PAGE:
What is an Acknowledgment or Oath or Affirmation?

Whether you are thinking about becoming a notary, or are like me, waiting for your application to be approved, either way a novice (I received my notary commission by the end of Feb. 2012), you might be wondering about some of the terms for the documents notaries use, what they mean, look like, how to do things, etc. I’ll address one (or two) basic duty per post.

If you didn’t know, when notaries need to notarize a signature, they don’t only verify identity and witness a signature to then stamp their seal and sign the document.

To notarize signatures in FL (probably the same requirements in most or all states), notaries must perform one of the two notarial acts: either take an acknowledgment from or administer an oath (or affirmation) to the document signer. They have different purposes and notaries must understand the difference in order to notarize signatures properly.

  • Take an Acknowledgment: the signer must be physically present (I discussed the physical presence requirement on a previous post) before a notary and state that he or she has signed (in front of the notary) the document freely. Notaries must ensure that signers understand the content of the document and have not been forced into signing. If there is any doubt about the signer’s willingness to execute the document or his or her understanding of the contents of the document, the notary should refuse to notarize and perhaps refer the person to an attorney for legal advice. A question notaries might want to ask signers in order to assess their willingness and understanding of what he or she will be signing or has signed, “Do you acknowledge that this is your signature and that you are executing this document of your own free will?” If yes, the notary should then complete a certificate declaring that the execution of the document was acknowledged by the signer. Documents that typically require an acknowledgment are deeds, mortgages, contracts, and powers of attorney (except those pertaining to motor vehicle titles)

  • Oath or Affirmation (Jurat): this notarial act is required when signers need to make sworn statements about certain facts. Again, signers must be physically present before a notary to swear (or affirm) that the information on the document is true and to sign the document. A false oath or affirmation is perjury. Notaries may used it in affidavits, depositions, applications.  The oath or affirmation is administered in the beginning by a verbal exchange between the notary and the signer in which the latter indicates that he or she is taking an oath. Notaries may ask, “Do you swear (or affirm) that the information contained in this document is true?” If the answer is yes, then the notary completes the notarial certificate that shows an oath or affirmation was taken.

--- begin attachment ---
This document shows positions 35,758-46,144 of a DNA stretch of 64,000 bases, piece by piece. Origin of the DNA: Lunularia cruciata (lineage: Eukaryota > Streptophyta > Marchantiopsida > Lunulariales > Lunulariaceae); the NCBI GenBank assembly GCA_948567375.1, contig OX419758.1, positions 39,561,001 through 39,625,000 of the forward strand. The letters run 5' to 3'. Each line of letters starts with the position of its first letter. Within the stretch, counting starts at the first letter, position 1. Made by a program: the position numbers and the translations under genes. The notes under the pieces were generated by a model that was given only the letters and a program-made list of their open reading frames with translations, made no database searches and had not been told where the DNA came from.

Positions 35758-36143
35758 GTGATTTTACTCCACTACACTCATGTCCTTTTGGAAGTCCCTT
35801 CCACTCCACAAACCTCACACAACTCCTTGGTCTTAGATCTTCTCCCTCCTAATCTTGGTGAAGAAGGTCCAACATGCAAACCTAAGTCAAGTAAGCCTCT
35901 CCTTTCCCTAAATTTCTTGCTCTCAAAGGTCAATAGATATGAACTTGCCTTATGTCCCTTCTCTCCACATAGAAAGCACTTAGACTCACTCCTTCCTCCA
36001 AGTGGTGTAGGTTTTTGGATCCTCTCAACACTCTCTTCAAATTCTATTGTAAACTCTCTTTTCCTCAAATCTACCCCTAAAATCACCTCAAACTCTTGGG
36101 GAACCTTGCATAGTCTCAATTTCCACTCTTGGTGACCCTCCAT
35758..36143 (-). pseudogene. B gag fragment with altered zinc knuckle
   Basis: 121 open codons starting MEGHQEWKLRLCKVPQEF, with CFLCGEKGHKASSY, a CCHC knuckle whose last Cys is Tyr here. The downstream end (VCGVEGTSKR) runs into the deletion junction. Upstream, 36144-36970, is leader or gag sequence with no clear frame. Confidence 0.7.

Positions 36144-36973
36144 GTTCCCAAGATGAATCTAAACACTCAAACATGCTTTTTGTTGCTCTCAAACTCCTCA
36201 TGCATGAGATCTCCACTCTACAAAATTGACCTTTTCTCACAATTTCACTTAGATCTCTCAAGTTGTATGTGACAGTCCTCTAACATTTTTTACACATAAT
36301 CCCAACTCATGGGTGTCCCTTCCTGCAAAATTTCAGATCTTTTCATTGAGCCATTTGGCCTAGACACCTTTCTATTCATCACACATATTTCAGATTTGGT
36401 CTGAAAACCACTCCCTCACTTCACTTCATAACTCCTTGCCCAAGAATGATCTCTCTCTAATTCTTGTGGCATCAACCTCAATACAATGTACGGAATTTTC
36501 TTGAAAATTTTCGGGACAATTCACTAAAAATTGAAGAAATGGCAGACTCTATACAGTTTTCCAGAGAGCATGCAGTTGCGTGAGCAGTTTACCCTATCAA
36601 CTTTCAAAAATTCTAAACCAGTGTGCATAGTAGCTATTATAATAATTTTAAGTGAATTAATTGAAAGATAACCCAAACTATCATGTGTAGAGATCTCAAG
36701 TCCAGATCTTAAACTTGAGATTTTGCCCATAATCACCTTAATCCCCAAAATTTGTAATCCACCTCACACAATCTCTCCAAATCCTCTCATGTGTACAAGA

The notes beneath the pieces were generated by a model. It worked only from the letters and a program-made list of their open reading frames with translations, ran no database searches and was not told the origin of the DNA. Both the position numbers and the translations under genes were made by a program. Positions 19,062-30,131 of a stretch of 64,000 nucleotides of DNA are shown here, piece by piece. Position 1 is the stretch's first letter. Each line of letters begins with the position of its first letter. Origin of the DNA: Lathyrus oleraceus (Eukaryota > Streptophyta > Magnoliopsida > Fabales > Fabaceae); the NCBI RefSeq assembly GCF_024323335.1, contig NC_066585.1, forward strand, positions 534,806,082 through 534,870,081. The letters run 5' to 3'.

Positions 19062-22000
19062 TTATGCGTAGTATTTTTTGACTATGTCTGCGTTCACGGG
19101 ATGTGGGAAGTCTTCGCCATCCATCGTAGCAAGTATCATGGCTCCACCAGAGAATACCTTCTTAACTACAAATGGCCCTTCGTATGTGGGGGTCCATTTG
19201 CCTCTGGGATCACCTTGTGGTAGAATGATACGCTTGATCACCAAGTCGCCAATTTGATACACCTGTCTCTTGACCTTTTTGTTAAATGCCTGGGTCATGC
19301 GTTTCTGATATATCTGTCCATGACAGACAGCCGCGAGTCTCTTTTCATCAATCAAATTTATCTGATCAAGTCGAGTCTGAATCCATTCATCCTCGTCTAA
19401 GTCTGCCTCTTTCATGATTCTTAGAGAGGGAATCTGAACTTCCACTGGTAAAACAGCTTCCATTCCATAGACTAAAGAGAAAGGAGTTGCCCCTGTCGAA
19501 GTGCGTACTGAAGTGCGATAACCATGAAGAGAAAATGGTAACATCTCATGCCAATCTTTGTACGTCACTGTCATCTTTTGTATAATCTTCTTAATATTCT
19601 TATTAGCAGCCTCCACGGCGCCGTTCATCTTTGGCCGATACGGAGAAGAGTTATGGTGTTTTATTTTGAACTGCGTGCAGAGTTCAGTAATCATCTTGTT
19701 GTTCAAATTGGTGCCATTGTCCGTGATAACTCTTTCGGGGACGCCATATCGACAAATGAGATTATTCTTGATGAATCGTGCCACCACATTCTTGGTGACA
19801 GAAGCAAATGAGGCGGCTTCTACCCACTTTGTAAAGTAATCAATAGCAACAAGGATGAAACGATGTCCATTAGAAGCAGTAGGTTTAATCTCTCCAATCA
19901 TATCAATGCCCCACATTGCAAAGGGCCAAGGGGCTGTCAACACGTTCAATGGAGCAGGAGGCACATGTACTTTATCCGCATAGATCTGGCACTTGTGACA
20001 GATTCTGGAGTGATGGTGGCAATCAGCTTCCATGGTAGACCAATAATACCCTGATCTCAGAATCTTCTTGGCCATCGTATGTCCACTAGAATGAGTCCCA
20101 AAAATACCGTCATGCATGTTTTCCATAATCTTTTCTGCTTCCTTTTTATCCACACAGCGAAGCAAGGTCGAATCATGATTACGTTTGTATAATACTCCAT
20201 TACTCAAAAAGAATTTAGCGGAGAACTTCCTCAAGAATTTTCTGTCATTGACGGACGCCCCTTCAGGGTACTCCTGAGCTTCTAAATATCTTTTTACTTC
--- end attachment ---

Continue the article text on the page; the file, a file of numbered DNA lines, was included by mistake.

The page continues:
How to perform a Jurat? I found this information from the state of NH:

1. The signer personally appears before the Notary.
2. The Notary scans the document to make sure there are no blank spaces.
3. The Notary positively identifies the signer.
4. The Notary administers an oath or affirmation to the signer:
Oath: “Do you solemnly swear that the statements in this document are true, so help you God?”
Affirmation: “Do you affirm that the statements in this document are true?”
5. The Notary completes certificate wording for a jurat and affixes the official signature and seal.

How do notaries know which of the two notarial acts to perform?

Before notarizing, notaries should look if a document has a prepared notarial certificate with words such as “acknowledged ” or “sworn to” indicating which notarial act is to be performed. If there is none, the signer must tell the notary which act he or she wants. Notaries who are not also attorneys  are not authorized to advise signers which notarial act the document requires as well as about the contents of the the document.

Info on Notarial Certificates from the FL Gov.:

Check the Notarial Certificate.
First, look at the venue: State of Florida, County of _____. This language should reflect the location where the document is being notarized. If it is incorrect, change the language and initial the change BEFORE notarizing.
Second, check the date. If an incorrect date has been filled in, strike through that date, write in the correct date, and initial the change BEFORE notarizing. The correct date is the actual date of notarization.
Third, look for the key words, “sworn” or “acknowledged”, to determine if you are to administer an oath or take an acknowledgment. If the document does not have a notarial certificate, the signer must tell you which notarial act the document requires. At the signer’s direction, you may write or
type the appropriate certificate on the document.

For more info on FL Notarizations, Notarial Certificates, “Loose Certificates,” Corrections, etc. , see Performing Notarial Acts p.28-31

Sources:

FL Governor’s Reference Manual for Notaries – Duties of a Notary Public

FL Notarizing: Step by Step p. 28

Samples of Notarial Documents

by Alessandra Gomes

On My Way FL Notary S.A.

http://www.onmywayflnsa.com

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